Jasem Tareq Alsanea
→MA GAC 2024
Jasem Tareq Alsanea
→ BFA SC 2024
November 2, 2023, 2:00 PM:
Jasem welcomes me into a clean apartment that smells like a mixture of jasmine and coconut oil.
Favorite tool: research.
All images taken on site by Kobe Jackson
KJ Tell me a bit about your practice.
JA My computer tends to crash because it’s not made for video game rendering. For my thesis, I'm thinking of making a video game, but what I’m going to show isn’t going to be the video game. I’m going to make a music video in the video game realm and then exhibit that music video. I’m trying to learn how to make music because I don’t actually make music.
I make work that is closely related to Kuwait, where I’m from. There’s histories of familial postwar trauma and a lot of things that are deemed taboo or secret. I’m interested in what got them to be that way, and I’m trying to find the things that are unspoken or censored and trying to uncensor them.
There’s an aspect/element of performance in how people are presented. And as much as people are performing for a certain appearance, they also like to feel seen. They don’t want to be seen when it’s attached to themselves, because it’s too close to home. It puts people at ease to see themselves represented, particularly under the umbrella of something taboo. No one wants to claim what society thinks is bad.
KJ But they want to see other people do it?
JA Yeah, because they want to understand. . .there’s certain societal norms and they understand that there are other people with different norms and they accept that when it’s applied to people outside of their family. I try to bring out that every family has their secrets. I want to showcase that within the work.
With postwar trauma, every family in Kuwait was affected, and I see my own families and how they deal with trauma, and no one has gotten the therapy that was needed to heal or go through that. All my siblings and my parents witnessed the Iraqi invasion in 1990. I’m the only one in my immediate family who didn’t. What I witnessed growing up was the aftermath. I try to conceptualize why they are acting in this way and I realized that it’s not only applicable to my family but almost all these other families, but no one is talking about it. There’s a show that everything’s fine but then everyone goes inside their homes and are able to break down, and I have an interest in showing that, to be like, look, I know this is your experience, but it’s also other peoples’ experience, and this is an opportunity for you to grieve.
I have this series of sculptural pieces of lost oral stories. My siblings are way older than I am and they were the last generation of kids that heard those stories. I have nieces and nephews who didn’t grow up with these oral traditions. I heard them from my parents and they heard them from theirs, etc. It started with a need to memorialize these stories before they got lost. I want to fill a room with these hyper-realistic manifestations of mythical beings.
In Kuwait and Qatar there was a prevalent pearl diving industry; the main source of income was pearl diving. The men would do several months during the summer at sea, and then come back and trade the pearls. I was thinking about history and that myth and how the economy is now heavily reliant on oil. I think about the relationship of pearls, oil, history, and myth.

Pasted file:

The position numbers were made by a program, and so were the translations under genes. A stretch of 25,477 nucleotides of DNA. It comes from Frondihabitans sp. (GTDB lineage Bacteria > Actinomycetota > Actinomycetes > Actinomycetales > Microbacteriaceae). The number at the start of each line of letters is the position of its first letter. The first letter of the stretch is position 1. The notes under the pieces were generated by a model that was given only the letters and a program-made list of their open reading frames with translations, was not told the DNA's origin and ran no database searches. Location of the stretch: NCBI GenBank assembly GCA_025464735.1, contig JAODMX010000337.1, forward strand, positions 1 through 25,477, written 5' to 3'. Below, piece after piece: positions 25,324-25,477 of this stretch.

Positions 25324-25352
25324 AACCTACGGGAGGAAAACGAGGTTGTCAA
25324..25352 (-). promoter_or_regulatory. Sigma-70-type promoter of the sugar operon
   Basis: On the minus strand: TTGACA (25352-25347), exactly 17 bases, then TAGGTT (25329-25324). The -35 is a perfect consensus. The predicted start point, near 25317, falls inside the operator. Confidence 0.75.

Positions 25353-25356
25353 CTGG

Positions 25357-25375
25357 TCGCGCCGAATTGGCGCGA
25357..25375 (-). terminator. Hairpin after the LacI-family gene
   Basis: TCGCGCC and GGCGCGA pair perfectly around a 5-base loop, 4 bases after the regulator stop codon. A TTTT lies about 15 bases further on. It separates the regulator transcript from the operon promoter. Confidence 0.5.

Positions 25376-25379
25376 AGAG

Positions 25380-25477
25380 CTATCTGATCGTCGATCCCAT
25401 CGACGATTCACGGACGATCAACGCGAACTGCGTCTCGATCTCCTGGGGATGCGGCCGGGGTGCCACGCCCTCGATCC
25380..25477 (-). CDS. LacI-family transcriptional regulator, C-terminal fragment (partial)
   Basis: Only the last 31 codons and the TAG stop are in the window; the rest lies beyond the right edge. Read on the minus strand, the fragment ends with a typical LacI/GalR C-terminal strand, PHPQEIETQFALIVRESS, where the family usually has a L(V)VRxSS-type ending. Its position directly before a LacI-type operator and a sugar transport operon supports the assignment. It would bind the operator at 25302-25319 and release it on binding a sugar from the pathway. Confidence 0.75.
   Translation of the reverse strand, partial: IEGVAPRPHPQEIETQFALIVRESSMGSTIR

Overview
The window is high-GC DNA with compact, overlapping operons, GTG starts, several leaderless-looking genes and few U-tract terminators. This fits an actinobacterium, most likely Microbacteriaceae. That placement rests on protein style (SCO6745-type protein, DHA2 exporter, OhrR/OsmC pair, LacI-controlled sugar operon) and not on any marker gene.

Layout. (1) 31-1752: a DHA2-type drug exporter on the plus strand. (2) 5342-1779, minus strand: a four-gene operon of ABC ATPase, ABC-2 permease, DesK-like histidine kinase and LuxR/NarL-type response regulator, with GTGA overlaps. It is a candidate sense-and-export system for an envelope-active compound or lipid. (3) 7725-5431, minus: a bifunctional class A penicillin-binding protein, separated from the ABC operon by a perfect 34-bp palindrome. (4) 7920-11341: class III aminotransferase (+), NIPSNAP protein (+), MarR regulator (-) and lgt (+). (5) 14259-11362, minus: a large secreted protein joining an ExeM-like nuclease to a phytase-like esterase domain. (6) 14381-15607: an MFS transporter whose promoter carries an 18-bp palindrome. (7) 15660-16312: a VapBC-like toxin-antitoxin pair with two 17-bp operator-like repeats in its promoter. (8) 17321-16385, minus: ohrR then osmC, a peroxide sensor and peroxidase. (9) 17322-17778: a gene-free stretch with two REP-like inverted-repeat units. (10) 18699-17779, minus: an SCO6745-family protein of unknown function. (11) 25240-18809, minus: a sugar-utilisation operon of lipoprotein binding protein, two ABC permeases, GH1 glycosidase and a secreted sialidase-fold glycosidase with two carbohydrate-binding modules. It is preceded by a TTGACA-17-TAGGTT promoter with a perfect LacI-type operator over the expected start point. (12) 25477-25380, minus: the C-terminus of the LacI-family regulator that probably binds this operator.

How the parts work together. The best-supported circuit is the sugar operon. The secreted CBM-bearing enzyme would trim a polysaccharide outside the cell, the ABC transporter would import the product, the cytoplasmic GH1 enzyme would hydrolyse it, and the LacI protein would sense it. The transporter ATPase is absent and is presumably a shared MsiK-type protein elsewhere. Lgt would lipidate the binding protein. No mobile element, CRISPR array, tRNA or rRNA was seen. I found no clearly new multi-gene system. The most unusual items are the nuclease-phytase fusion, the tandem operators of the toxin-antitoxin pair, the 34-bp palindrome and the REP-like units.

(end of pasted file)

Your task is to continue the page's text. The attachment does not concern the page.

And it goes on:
During the invasion, there was one of the largest oil spills to ever happen. Millions of barrels of oil were dumped into the Persian Gulf Sea in 1991. I was thinking about that very real environmental disaster along with mythology, and if, had this myth existed, how it would have been affected with the oil spill. I think about this intersection of old economy and new economy, postwar, real history vs. myth or what you can call “fake history,” and then this sculpture manifested itself. Then, without me noticing, it started taking on other concepts. Before I realized it, slowly, it started becoming a self-portrait.
KJ Is there a significance to your boat pendant?
JA I found it at Nostalgia on Wickenden, and it reminded me of the Kuwaiti coin. I spent a summer collecting seashells from the beaches back home and making necklaces. There’s this history called Kat-Al-fal. It’s usually an older woman who specializes in strong intuition or being able to see the future. She takes these shells, shakes them, sometimes listens to them and then throws them and is able to see an image and tell a person’s future. I was so mesmerized by that because I have had this deep obsession with witches ever since I was a kid. There’s this fascination with the unknown or the magical. I relate it to my practice and this relationship to the sea and fantasy. I try to dissect these aspects of my brain, Kuwait, identity, witch, gender, and abstraction.
I was in architecture before I switched to sculpture and I had to get out. Now I’ve returned to rendering spaces because I’m trying, within the video game, to emulate these charged, abstract spaces from back home that not many people would understand. I’m going to be shooting a little snippet of a music video tonight in this realm.
KJ Does he have a name?
JA The myth’s name is Bu-Darya, which is Persian for “father of the sea,” which is interesting because there is no evidence of this myth ever existing in Persia or Iran. So, I was thinking, Why? But I didn’t get an answer yet. So the name of the piece is Pudaria . . . 1990.
Kobe Jackson: artist’s artist, painter’s painter.
Jasem Tareq Alsanea is currently finding most inspiration in the haunting of his lived existence in a political body.